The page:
Gardening

How to Keep Your Succulent Alive

March 24, 2016

A spiky little plant—stout cactus or lotus-like succulent—won you over at the hardware store or plant shop and, perhaps against your better judgement, you took it home and stuck it in the windowsill and crossed your fingers. That is an excellent start, and frankly, most succulents and cacti don't need too much more than that.

But since these desert plants aren't native to the conditions of the average windowsill, they do require a little nurturing to stay perky. Christopher Satch, plant specialist over at The Sill, shares his 3 best tips for keeping succulents and cacti happy and alive wherever you live:

Photo by Mark Weinberg

1. Sun, sun, sun.

Succulents and cacti are pretty resilient—they do well in deserts, after all, where it's dry and the temperatures lean extreme—but they do need a lot of sun. Give them as much direct light as possible: Windowsills, or any other bright, sunshine-y spot in your home, are where they'll be happiest.

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Don't worry too much about your windowsill being too cold for your succulents, but do position them away from drafts.

2. Under-watering is better than over-watering.

Think about the desert again—not a lot of rain, but when it comes, it's often a big flush of water. That's how to think about watering succulents and cacti: Water them less often than your other houseplants, but give them a good long drink when you do. ("Once a week in the summer, and once a month, if that, in the winter," said Chris.) If your plant isn't in direct sunlight, where it's cooler and the water doesn't evaporate as quickly as it does in full sun, water your plant even less. Between waterings, lay off until the soil is completely dry.

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Top Comment:
“Plus you need to plant in special soil mix for cacti. Thanks for the tips!”
— Nancy B.
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Keeping succulents and cacti dry is important, since they're very prone to fungus and rot, in part because of their delicate root systems. If icebergs have just a little going on above the water and a heck of a lot going on beneath it, succulents and cacti are the opposite: Their root structures are minimal and very small, Chris told me. They'll develop roots to drink up water when it comes, but then let some of those roots die off when the soil is dry (so that they can be efficient with their energy). Too much water overwhelms the roots and provides opportunities for rot—bad news for your little plant.

To avoid this, water infrequently, keep the body and leaves of the plant dry, and make sure you keep your plant in a container that drains well. Additionally, consider potting in a specific succulent/cactus potting mix, which is designed to drain water, instead of regular potting mix, which is designed to retain moisture. When in doubt, just wait for your succulent to tell you it's thirsty: "They'll shrivel a bit and get wrinkles," said Chris, "and that's when it's time to water them again."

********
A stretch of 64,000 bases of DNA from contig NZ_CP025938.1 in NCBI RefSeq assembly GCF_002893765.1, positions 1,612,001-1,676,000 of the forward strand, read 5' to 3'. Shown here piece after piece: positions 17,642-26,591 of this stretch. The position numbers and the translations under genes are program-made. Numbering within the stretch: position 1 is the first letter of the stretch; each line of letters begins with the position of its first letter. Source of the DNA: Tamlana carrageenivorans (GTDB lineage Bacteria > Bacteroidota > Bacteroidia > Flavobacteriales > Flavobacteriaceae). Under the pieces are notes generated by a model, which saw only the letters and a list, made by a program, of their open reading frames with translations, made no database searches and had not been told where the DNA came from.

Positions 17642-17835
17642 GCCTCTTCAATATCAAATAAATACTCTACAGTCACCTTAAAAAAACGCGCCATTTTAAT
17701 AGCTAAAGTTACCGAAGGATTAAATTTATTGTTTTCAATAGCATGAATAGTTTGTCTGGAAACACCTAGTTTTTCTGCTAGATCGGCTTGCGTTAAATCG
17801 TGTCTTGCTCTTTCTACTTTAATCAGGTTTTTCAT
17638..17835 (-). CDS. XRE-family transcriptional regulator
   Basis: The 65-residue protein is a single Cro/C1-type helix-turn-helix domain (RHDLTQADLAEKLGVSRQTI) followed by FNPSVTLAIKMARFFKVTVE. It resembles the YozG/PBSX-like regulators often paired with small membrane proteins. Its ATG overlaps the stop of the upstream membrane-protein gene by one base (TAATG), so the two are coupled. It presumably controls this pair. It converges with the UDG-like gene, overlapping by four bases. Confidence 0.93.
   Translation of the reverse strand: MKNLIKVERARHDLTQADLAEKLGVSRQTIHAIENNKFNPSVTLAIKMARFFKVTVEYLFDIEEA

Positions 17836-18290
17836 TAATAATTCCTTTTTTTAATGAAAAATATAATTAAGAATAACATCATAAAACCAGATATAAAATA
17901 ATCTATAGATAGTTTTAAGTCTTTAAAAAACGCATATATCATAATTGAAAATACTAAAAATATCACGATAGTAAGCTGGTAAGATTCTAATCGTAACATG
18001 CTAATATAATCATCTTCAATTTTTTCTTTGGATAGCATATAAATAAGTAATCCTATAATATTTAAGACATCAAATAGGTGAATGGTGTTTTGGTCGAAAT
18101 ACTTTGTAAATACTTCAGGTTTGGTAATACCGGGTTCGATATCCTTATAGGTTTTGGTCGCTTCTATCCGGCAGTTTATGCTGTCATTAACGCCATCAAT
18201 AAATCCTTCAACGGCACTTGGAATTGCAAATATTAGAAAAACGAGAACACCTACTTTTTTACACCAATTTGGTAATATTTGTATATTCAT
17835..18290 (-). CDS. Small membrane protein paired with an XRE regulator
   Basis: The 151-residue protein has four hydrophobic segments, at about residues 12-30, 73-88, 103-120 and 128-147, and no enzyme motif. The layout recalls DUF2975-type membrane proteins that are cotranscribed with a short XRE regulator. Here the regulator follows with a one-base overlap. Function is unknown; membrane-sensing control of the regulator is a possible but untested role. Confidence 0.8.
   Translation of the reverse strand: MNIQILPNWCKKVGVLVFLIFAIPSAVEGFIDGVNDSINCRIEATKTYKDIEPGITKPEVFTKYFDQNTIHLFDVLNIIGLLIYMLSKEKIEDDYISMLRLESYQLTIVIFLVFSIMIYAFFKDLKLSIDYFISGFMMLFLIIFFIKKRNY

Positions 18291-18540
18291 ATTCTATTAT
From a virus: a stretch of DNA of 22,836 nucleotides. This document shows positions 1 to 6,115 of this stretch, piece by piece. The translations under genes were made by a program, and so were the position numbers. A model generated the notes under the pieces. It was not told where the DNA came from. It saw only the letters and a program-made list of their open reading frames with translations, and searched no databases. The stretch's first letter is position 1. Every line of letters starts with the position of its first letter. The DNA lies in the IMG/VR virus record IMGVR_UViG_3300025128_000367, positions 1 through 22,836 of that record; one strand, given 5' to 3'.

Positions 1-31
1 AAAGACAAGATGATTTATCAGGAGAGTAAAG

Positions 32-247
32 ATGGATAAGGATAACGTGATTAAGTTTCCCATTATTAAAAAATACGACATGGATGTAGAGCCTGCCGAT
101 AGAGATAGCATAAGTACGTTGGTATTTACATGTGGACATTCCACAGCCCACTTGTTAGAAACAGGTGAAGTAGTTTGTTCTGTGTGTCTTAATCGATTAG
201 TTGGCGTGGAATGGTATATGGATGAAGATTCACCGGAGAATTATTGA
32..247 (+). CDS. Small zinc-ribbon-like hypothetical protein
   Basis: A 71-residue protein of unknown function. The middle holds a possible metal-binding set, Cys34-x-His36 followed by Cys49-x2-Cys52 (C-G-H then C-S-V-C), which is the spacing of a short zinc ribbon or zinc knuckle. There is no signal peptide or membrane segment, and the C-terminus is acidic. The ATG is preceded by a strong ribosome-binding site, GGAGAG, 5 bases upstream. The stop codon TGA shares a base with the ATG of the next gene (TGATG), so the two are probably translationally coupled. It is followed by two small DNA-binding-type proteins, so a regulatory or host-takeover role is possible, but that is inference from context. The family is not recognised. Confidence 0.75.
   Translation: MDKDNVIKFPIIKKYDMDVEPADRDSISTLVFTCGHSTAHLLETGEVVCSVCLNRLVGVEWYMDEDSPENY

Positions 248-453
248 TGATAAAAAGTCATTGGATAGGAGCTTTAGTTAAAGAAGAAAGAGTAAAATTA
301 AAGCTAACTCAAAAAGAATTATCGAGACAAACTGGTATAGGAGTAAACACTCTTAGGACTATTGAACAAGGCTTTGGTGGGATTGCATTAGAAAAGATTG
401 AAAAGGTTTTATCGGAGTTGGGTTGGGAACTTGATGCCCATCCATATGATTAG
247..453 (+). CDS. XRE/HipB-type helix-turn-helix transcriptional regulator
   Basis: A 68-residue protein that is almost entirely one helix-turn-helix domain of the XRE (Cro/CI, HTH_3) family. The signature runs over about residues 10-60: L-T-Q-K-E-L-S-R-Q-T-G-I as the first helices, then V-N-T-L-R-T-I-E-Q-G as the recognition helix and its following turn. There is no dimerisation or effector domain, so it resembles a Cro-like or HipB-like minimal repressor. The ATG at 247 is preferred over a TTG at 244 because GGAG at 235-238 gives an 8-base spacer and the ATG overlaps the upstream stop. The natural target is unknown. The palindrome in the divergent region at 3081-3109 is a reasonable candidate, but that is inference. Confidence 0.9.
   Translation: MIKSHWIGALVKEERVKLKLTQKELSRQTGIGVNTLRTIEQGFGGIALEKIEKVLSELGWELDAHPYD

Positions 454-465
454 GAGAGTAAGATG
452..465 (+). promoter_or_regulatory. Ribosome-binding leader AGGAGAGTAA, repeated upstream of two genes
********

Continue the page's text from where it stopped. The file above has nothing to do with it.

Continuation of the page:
3. Patience.

Succulents and cacti don't grow quickly—and it doesn't mean you're doing anything wrong if they stay pretty much the same size for a long time. They cycle in and out of growth spurts, and will grow a bit when conditions are ideal (read: super-sunny, warm, dry spells), but may not grow much at all for months at a time, especially during the winter. It's not that they're not healthy; they're just conserving energy.

What succulents and cacti do you have in your home? Tell us their stories in the comments.

5 Comments

Noreen F. March 25, 2016
I have a flat, wide planter with a succulent garden, but there's one plant that's completely taking over! Evidently it didn't get the memo that succulents are supposed to be slow-growing. I've tried cutting it back in hopes of getting it to branch, but it just grows a single new shoot next to where I cut.
 
Smaug March 24, 2016
This is OK advice for most of the common succulents you're likely to find from general plant dealers (though I'd be pretty leery of direct light behind windows), but it should be remembered that succulents are a huge and varied group of plants- succulence is just one of their many properties. They are not by any means all desert plants they vary from forest dwellers, such as the epiphytic cacti, through dwellers in salt marshes. The more difficult types, such as many of the caudiciforms (pachypodiums, adeniums etc.) often have specific dormancy requirements that can be a little confusing. Something to especially look out for with most succulent plants in the home is root mealy bugs, which will colonize the roots under hot, dry conditions, especially in porous soils. It's a good idea to pull plants from their pots occasionally- especially those that aren't growing well- to check for them. Regular mealies will also colonize above soil- they can be dealt with effectively with rubbing alcohol.
 
Nina A. March 24, 2016
Great article, Caro!
 
Nancy B. March 24, 2016
I was concerned because my succulents, especially the echevarria, grow up and get leggy. I always thought they should grow OUT. But I took them all to local florist and he said growing up is good. Also echoed this article re watering. I was watering once every week or two weeks. Once a month if that he said! Plus you need to plant in special soil mix for cacti. Thanks for the tips!
 
Smaug March 24, 2016
I haven't seen your plants, but many of the rosette type succulents will extend upwards to begin the flowering process.